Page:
Dancing off the beat

Scene 1: Lights up. Two men. Two women.
Rigid dance moves. Whisper. Stretch. Female character likes male character. Male character lives with mother. She causes problems.

Jealous. Jealous. Jealous.

Did you understand that? Didn’t think so. BalletX, created in 2005, was part of “Philly’s Live Arts and Fringe Festival,” held Sept. 1-16, and is made up of two separate dance pieces each orchestrated by two different choreographers.

Artistic directors Christine Cox and Matthew Neenan created this ambitious art form in an attempt to bring modernity and athleticism to classic ballet. However, it may have been a bit too modern for my taste.

The first piece, choreographed by Jorma Elo, an esteemed Finnish dancer, was anything, but normal. Four dancers: two men and two women opened the show, each representing a character in the larger, underlying story. They had rhythmic dance moves and opening lines that, unless executed on time would not work.

The original four were later joined by three other dancers who were also players in this supposed story, but the central theme of the piece seemed to be nonexistent.

Confusion aside, the dancing was a combination of ballet, jazz, modern and even some break-dancing. The dancers, minus one or two, were absolutely incredible. Jermel Johnson stood out from the rest with a powerful presence which demanding the attention of the crowd.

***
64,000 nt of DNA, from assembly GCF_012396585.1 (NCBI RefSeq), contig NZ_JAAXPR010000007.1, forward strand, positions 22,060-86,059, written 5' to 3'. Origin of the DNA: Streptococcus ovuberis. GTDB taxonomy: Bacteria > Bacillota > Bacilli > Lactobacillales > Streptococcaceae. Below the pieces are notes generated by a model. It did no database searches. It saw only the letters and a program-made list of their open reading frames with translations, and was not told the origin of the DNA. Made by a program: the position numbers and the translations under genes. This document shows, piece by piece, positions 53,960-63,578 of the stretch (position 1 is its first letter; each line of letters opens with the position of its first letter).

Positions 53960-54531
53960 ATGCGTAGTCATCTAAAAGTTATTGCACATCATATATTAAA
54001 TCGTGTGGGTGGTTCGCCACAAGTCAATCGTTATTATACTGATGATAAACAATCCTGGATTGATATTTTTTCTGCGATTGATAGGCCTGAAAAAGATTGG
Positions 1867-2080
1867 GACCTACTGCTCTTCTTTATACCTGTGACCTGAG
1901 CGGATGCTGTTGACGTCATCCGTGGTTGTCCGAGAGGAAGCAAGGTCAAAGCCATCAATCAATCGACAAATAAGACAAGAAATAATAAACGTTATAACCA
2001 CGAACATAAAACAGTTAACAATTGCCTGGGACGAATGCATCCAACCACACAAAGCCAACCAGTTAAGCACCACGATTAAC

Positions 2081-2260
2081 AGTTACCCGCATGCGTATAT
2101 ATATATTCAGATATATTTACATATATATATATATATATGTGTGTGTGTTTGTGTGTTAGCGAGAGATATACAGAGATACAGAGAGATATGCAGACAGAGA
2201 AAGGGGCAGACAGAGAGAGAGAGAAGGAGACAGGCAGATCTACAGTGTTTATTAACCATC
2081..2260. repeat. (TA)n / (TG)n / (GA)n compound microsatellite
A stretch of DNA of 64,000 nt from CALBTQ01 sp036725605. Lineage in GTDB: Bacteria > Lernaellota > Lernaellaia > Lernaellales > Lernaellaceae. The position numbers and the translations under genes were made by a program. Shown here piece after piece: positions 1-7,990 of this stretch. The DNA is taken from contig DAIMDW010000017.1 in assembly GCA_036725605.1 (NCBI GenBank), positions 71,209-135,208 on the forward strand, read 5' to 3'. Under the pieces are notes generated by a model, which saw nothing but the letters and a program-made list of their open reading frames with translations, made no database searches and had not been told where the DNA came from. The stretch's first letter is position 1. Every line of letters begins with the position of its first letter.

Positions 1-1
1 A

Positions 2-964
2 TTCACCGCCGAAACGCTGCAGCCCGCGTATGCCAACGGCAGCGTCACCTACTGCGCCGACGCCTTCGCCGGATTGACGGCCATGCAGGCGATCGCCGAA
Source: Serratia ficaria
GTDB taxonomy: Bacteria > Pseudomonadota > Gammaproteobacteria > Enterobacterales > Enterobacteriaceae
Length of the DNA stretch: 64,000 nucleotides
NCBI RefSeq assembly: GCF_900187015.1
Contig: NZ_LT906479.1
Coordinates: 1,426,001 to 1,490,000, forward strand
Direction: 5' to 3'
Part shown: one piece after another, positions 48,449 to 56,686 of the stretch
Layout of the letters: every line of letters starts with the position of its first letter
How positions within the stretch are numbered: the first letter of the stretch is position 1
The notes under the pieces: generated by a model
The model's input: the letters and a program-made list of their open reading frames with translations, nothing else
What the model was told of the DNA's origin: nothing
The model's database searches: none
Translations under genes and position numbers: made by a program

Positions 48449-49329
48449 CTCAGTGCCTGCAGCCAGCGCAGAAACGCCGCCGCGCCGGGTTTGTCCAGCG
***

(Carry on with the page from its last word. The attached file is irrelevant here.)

Each move fit intricately into the next as if the seven dancers were one.

Grace would have been achieved had all seven dancers been in time with one another, but the ensemble came across awkward when one dancer was a second behind, and that happened often.

Midway through this piece, Bach’s Partita No. 2 in D-minor for solo violin began to play. The simple music and plain attire in this piece really worked because it let you focus more on the dancing.

The second set, entitled “Broke Apart,” choreographed by Neenan, was a more traditional dance performance.

The thing that set this performance apart from others I’ve seen is that the men danced with each other, as if one was playing the female role.

Trained in musical theater, I am used to seeing shows that have a beginning, middle and end. But I am not a fan of deciphering what a choreographer is trying to get across through confusing body movements.

Plain and simple, the dancing was entertaining but if there was a message to be had, I missed it.

Caitlin Murphy can be reached at cmurph33@temple.edu.

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